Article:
The second hour of comedies started with the classic Mary Tyler Moore Show. The casting on the show was brilliant. In addition to Mary Tyler Moore, it included the aforementioned Cloris Leachman, Valerie Harper, Ed Asner, Ted Knight, Gavin McLeod, Gloria Engel and…Betty White. How can you ever go wrong with Betty White?! As a young woman in my 20’s I was fascinated by the show’s premise – a divorced, young woman living on her own and forging a career in a tough industry. Over the years I’ve heard other women say how influenced they were by watching MTM stand up for herself and succeed in her professional life. Also of note is that although Mary had several boyfriends during the course of the series, she never married. That is something you certainly didn’t see in previous sitcoms and it is still rare today to have the lead female character never marry during the run of a series.
The next show on the schedule was The Bob Newhart Show. Newhart played a psychiatrist and brought his dry wit and deadpan delivery to the show. His patients and support staff delivered the comedy and hijinks, while he sardonically commented and observed. Suzanne Pleshette played his wife, also with a sarcastic bent and intelligent wit.
Finally, the evening ended with The Carol Burnett Show. Has there ever been a more entertaining variety show? Carol Burnett just seemed so down to earth and friendly – almost like your best friend was hosting a neighborhood talent show. Her portrayals of “Eunice”, Mrs. Wiggins and, of course, her “Went With The Wind” Scarlett are funny to this day. But the highlight for me was the pairing of Tim Conway and Harvey Korman. They delighted in trying to “bust” each other during the live show taping. Part of the fun was watching Korman trying not to laugh when Conway pranked him. The funniest sketch I have ever seen is the famous “dentist” scene, with Conway as the dentist and Korman as the patient. Conway improvised so much during the taping that Korman admitted later that he laughed so hard he wet his pants. Here is a link to the complete skit – it’s almost 10 minutes long but worth watching to the end. If you aren’t laughing hysterically by the end of it, well…there’s just something wrong with your funny bone. https://www.youtube.com/watch?v=9IUSM4EKcRI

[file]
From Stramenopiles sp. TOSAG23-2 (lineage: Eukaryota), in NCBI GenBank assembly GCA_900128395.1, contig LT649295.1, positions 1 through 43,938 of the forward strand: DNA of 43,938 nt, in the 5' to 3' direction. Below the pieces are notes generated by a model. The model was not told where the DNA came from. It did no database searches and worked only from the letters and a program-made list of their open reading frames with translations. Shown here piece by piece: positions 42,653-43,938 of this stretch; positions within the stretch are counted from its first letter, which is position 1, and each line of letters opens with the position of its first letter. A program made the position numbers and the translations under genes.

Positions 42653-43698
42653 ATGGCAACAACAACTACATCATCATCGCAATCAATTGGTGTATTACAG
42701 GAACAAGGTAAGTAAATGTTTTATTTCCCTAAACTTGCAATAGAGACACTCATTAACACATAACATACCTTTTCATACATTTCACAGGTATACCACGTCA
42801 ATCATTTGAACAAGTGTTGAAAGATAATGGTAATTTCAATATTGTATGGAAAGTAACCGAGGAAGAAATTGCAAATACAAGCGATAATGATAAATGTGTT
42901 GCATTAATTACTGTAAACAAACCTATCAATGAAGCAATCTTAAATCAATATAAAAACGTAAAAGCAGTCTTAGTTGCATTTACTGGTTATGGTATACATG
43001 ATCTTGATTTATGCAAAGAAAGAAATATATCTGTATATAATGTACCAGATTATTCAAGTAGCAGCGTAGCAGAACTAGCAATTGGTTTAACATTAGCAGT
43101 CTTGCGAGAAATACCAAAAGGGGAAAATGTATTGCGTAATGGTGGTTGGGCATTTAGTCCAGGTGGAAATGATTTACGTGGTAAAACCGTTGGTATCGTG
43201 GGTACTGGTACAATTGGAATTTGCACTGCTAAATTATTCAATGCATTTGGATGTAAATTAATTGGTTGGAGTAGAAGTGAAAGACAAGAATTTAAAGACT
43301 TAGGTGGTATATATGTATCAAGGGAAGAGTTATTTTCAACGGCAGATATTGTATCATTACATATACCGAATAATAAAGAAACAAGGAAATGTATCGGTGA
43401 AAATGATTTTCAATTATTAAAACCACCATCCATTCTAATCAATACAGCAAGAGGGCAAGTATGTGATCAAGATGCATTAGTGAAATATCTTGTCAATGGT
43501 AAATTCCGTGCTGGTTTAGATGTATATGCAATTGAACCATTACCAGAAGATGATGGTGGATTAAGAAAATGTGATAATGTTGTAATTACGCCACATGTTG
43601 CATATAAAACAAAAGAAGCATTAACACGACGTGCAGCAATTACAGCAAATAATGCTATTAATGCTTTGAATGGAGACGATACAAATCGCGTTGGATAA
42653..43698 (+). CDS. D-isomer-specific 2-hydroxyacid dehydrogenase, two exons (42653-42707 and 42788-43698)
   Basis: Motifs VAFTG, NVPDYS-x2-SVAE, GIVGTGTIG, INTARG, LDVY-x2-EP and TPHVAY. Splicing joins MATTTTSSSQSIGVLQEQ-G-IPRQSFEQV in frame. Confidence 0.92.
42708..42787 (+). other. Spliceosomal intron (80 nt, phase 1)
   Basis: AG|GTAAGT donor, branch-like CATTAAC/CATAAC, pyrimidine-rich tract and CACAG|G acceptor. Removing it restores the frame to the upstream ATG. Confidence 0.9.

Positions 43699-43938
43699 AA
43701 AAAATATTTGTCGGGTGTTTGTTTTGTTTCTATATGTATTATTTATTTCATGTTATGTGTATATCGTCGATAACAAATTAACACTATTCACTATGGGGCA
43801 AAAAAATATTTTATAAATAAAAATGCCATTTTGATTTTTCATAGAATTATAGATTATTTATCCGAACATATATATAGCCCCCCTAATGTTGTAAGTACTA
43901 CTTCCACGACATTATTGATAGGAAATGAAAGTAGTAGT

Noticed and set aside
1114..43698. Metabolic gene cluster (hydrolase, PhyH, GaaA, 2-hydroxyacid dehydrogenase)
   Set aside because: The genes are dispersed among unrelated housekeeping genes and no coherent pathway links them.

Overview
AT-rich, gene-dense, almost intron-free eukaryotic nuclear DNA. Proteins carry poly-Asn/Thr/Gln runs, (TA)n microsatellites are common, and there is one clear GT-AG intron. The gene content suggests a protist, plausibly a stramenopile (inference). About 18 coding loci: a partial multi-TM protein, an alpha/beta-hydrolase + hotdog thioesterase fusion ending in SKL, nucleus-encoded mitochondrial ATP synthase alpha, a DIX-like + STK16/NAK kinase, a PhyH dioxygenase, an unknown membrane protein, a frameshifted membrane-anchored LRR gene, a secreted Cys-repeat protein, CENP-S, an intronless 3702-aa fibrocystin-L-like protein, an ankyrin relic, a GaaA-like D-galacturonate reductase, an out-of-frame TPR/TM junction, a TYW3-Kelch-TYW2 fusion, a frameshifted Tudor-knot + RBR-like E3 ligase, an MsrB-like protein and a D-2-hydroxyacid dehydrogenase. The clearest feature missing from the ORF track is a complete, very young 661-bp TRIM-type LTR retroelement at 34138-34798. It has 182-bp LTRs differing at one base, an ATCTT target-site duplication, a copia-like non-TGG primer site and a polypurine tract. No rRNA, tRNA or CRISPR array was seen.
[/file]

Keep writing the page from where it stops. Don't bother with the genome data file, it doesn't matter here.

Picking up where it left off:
So that was it – the funniest night of television ever. Yes, the NBC Thursday night line-up in the 90’s that featured Seinfeld, Friends and Frasier was also very good, but just not as funny or relevant as that old CBS schedule. I read an article that observed one of the reasons for the popularity of the old CBS shows was that we didn’t have much choice. Most people only got 4-5 TV stations in the 70’s, so we tended to watch the same things. Each of these shows contributed to the common culture because we all shared the laughs, tears and experiences of these characters. Today, with 500 TV stations plus a seemingly endless number of streaming apps, our viewing is fragmented. Some days I’m lucky if anyone has even heard of a show that I’m streaming.
There’s a lot of talk about bringing unity to the country these days. Maybe we should consider going back to fewer shows, with better writing, that would give us an opportunity to have some shared experiences. Plus, it could give us something laugh at other than the politicians.